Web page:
i’ve witnessed the birth of over four generations of puppies and kittens. i’ve played almost every role in their lives from midwife to undertaker. it’s always magical to witness either extreme; birth or death.
but it’s the in between that’s the hard part. that’s what we call life. that’s the space where we play. and the game of life is simple the best. but what happens when we need a timeout?
why take a break?
easier said than done. and society doesn’t encourage solitude as a feature. so we’re left with loneliness as a bug. in the ancient Indian age hierarchy, every individual spends the last few years of their life in solitude, seeking and making peace with the divine.
all spiritual practices offer some form of solitary practise as method of refinement. not confinement as has become a method of punishment with systems of incarceration. but we live in a world of granular subtlety and nuance today where extremes are harder to accept.
so we need to make some time to be alone, without the world calling us bad or sad players. alone time is hard because we have forgotten how to find comfort in solitude. when the truth is that we spent the first 9 months of our lives in complete solitude.
darkness is soothing
sun is yang energy. moon is yin energy. sun is bright and exuberant. moon is soft and soothing. in ancient times, the night provided succour from the heat of the day. so too do we seek stillness, silence, coolness and comfort in the darkness. from the high energy activity in the light of day.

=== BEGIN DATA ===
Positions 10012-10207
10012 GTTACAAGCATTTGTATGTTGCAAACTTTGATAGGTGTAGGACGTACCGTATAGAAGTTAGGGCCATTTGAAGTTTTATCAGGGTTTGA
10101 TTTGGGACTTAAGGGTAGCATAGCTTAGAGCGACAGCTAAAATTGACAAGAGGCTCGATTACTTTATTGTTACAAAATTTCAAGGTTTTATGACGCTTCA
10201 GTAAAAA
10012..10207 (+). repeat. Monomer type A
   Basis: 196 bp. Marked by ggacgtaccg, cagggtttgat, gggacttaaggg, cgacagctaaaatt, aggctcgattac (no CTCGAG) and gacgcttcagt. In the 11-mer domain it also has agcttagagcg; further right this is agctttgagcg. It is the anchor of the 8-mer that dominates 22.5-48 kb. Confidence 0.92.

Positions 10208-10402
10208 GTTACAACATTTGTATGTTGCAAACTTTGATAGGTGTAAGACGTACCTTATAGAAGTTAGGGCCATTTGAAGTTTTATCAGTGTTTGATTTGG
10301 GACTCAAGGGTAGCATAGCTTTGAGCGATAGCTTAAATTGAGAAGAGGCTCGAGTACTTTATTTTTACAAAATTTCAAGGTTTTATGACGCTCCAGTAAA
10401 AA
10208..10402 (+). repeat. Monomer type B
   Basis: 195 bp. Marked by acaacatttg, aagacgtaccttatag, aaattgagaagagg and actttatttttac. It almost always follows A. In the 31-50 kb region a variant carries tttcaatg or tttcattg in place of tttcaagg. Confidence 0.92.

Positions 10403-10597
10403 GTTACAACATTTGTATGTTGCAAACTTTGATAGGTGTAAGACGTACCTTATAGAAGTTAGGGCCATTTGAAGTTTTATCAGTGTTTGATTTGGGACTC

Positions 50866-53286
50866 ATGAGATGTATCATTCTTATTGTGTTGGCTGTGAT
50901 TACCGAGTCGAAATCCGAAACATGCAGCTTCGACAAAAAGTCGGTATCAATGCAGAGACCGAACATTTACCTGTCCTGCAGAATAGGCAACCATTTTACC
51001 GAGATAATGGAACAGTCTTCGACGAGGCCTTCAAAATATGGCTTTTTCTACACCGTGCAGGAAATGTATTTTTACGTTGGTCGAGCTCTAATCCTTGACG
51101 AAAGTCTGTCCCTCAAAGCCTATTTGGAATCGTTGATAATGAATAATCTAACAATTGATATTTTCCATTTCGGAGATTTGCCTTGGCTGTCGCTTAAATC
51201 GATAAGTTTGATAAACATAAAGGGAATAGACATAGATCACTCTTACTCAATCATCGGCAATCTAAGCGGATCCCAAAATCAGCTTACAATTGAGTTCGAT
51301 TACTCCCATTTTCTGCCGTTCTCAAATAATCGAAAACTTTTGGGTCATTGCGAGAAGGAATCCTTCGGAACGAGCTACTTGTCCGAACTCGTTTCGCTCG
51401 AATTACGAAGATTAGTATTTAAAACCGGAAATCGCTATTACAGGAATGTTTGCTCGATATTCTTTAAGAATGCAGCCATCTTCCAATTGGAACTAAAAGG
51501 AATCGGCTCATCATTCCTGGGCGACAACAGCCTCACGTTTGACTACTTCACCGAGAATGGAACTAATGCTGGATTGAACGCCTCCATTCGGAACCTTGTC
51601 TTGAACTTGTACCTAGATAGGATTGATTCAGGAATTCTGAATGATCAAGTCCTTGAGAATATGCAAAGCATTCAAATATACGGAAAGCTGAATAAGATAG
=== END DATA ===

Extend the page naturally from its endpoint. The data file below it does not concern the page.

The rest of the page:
all my little puppies and kittens would crawl up in the warmth of their mother’s bosom when exhausted after their play. later when they stopped feeding they would still find comfort in the embrace of each other.
not only would they find comfort in contact, but they would also snuggle their faces into each other so as to avoid the light hitting their eyelids as they slept. if they didn’t have each other, they would curl into a ball themselves to remind themselves of the safety of the womb.
back to the womb
that security blanket is something we all need from time to time, when the going gets tough or the game gets exhausting. but we often make the mistake of placing that burden on others. we outsource that need for security on others, without taking responsibility for it ourselves.
it’s not difficult really. and we all know how to do it. we all find ourselves retreating into a shell for safety, warmth and comfort. but we’ve forgotten how to do it.
whenever my dog would get into a scuffle with other dogs and return hurt or injured, she would refuse sympathy. she would appreciate my love but would also spend time by herself licking her wounds, healing in the comfort of a cozy corner she chose for herself.
the characteristics of that safe space, that healing space, that shelter from the storm are common to all creatures. small, confined space which feels like the warm embrace of the womb. cool and comfortable, not hot and excitable to engage the parasympathetic system of rest and relaxation. quiet and silent to allow your own to surface, so you can resolve them through contemplation.
tada… pillow fort!
and so i suggest to y’all the simple, humble and delightful pillow fort. just throw together a bunch of pillows and a blanket over it and you’ve got yourself a cave, fort, tepee or what have you.
while it’s construction maybe simple, it’s significance is profound. slide in, cuddle up and close yourself to the world. you are safe. you are protected. you are all you need to be. enjoy the hibernation. and come out like a butterfly from the chrysalis that you build around yourself.